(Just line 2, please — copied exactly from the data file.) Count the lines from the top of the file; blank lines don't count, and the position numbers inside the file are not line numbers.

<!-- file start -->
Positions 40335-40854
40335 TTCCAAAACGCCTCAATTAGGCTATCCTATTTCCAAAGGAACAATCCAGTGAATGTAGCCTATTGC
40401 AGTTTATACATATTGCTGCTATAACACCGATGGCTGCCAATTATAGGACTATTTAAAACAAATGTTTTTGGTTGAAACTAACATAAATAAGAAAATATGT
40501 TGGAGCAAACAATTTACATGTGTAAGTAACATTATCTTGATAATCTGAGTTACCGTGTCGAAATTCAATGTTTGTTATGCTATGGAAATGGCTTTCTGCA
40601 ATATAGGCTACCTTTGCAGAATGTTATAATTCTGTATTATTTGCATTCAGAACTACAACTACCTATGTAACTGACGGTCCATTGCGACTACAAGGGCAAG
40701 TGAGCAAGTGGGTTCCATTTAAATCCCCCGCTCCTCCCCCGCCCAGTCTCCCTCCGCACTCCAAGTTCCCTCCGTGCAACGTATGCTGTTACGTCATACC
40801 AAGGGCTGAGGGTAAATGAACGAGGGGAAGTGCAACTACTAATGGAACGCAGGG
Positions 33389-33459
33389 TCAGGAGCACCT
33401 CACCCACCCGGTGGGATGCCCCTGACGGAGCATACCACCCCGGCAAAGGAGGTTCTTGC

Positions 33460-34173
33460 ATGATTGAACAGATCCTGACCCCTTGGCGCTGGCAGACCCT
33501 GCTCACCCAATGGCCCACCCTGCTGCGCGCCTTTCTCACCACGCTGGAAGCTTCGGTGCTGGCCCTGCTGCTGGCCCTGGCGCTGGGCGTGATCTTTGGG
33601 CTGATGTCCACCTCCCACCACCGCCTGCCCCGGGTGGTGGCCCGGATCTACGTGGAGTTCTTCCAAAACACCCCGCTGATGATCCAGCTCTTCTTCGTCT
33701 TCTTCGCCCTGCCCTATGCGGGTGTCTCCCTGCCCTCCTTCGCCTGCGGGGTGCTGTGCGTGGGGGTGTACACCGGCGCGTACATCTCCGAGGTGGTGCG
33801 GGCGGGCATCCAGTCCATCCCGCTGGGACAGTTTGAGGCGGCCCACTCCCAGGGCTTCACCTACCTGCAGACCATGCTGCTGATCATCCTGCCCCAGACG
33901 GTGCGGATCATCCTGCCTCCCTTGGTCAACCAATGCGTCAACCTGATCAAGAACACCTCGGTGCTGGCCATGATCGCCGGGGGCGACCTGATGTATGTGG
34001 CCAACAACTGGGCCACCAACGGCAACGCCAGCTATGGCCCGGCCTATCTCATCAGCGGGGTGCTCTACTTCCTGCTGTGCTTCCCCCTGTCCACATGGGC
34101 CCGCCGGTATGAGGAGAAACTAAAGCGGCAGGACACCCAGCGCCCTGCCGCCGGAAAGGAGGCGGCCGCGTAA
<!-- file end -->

40335 TTCCAAAACGCCTCAATTAGGCTATCCTATTTCCAAAGGAACAATCCAGTGAATGTAGCCTATTGC